Will Hoffmann leads the young pop-rock band Chatter


Will Hoffmann

Will Hoffmann plays guitar for Chatter, the band he leads.

After seeing rock videos online when he was younger, junior Will Hoffmann knew he wanted to learn the guitar.

Soon after, he started lessons at the Academy of Music, which he did for four years, starting off on an acoustic guitar and moving up to an electric one so that he could play the heavy rock metal songs that first sparked his interest.

Following this, he began lessons with someone who also teaches multiple other instruments. His teacher is the one who put together a band of students, Will included. When the band was first getting started, a lot of people were interested in them, and a lot of talk about them was going around. Thus, they were aptly named Chatter.

While the group wasn’t close at first, since the band was formed about a year ago, their bonds have grown much stronger.

“When we were first getting started, we didn’t know each other at all,” Will said, “so this whole past year has been us getting to know each other. And, I’ve definitely gotten closer with a lot of them [by] getting to know them as friends, seeing them every two weeks, and performing shows with them.”

They bond while going out for activities like bowling or games at Dave & Busters and even when rehearsing and performing together.

The band is made up of a variety of talents. Will plays guitar and sings. Unity Christian High School sophomore Ellie Brower sings and plays piano. East Grand Rapids High School freshman Tyler Vankuiken plays drums. East Grand Rapids Middle School eighth-grader Josh Nelson also plays guitar, and Lowell High School freshman Rowan Eldred plays bass.

They all work really hard. I’m very proud of all of them.

— Will Hoffman

“Ellie is definitely the best singer I have ever met,” Will said. “Josh is the youngest in the band, but his guitar-level ability is 10 times [better] than mine. He is crazy good at solos and is a great person to have around.”

Will is also the leader of Chatter. Some of his responsibilities in that role include communicating important information, keeping bandmates on track for learning songs, and planning rehearsals.

One of Will’s favorite things about being in this position is helping his bandmates improve.

“[Tyler’s] first song took him probably three months [to learn],” Will said, “and now, he’s getting songs down like ‘that’—within two weeks. That’s what’s really fun to see: progress that people make in the band, especially when you’re in a leadership role like me where you can guide people to those goals. And, they all work really hard. I’m very proud of all of them.”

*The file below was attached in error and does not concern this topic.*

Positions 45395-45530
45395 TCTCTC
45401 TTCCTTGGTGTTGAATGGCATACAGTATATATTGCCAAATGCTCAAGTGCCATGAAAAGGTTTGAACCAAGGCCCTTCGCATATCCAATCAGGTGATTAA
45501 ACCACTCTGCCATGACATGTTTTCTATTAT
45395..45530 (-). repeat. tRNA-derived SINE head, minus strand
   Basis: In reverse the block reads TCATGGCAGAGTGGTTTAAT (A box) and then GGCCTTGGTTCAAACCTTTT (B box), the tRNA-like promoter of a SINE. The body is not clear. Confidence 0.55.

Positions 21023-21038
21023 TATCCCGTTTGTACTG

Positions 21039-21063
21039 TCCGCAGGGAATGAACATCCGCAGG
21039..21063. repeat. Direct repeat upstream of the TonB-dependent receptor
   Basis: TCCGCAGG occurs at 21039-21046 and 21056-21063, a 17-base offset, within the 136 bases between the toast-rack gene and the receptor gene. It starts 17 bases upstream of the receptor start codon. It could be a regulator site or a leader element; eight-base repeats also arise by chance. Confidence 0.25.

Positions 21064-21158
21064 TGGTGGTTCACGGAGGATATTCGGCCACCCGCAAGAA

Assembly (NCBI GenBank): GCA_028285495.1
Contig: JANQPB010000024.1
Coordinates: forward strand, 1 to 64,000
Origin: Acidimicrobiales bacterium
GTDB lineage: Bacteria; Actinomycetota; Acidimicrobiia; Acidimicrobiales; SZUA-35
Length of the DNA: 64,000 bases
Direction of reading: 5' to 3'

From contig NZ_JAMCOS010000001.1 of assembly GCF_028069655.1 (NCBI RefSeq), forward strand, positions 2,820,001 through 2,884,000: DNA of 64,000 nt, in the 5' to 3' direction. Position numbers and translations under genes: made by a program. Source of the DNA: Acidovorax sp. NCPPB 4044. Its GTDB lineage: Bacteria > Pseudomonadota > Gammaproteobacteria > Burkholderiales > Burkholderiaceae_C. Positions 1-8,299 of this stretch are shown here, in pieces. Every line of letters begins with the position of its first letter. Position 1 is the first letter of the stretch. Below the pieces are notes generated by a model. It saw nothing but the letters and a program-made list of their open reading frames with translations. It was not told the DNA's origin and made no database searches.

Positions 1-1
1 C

Much of this progress that Will guides them through is learning the cover songs that Chatter performs. In addition to these, their set list also includes a few originals that the band works on together to create.

The band’s director helps generate the ideas and general rhythm of the songs alongside Rowan, who knows the most music theory in the band. From there, Will and Ellie work together on the lyrics.

In total, they have four original songs: “The Loud Ones,” “Sleep Paralysis,” “You’ll Never Love Me Like I Love You,” and “Satellites.”

“‘Loud Ones’ is a song about us coming together and writing our first original song,” Will said. “‘Satellites’ is more of a ballad-type song. It’s [about] being close with someone [and] having a deep connection with them.”

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Chatter is currently writing more music. They plan to release their songs sometime though they don’t know when yet.

With this process of songwriting and rehearsing comes the management behind the scenes that ensures everything runs smoothly. For the past year, Will has handled the organization and communication between Chatter’s bandmates, and from this, he’s grown as a leader.

“When I look back on myself a year ago, I didn’t know how to do any of this,” Will said, “and now, I’m like, ‘Okay, now I can communicate this, this, and this, and I can figure out what songs we want to rehearse for the certain rehearsals. It’s a lot more complicated when you have factors like all of the different schedules that everyone has. You have to piece it together. It’s kind of like a big puzzle.”

They have practices every two weeks that Will coordinates so that they can be ready for their performances. Their first show was at Lowell High School, and their biggest one yet is going to be at the Pyramid Scheme on May 13th.

Despite the nerves that come with performing, Will is grateful for the opportunities.

“There’s always that rush—the nervousness of getting on stage and performing,” Will said, “but it’s still a unique experience for me every time. In a stage environment where I’m performing in front of [others], usually, my mind is like, ‘Okay, please don’t mess up.’ I would usually say I’m nervous, but at the same time, I know the amount of work I’ve put into it. I’m just happy to show it off to everyone else.”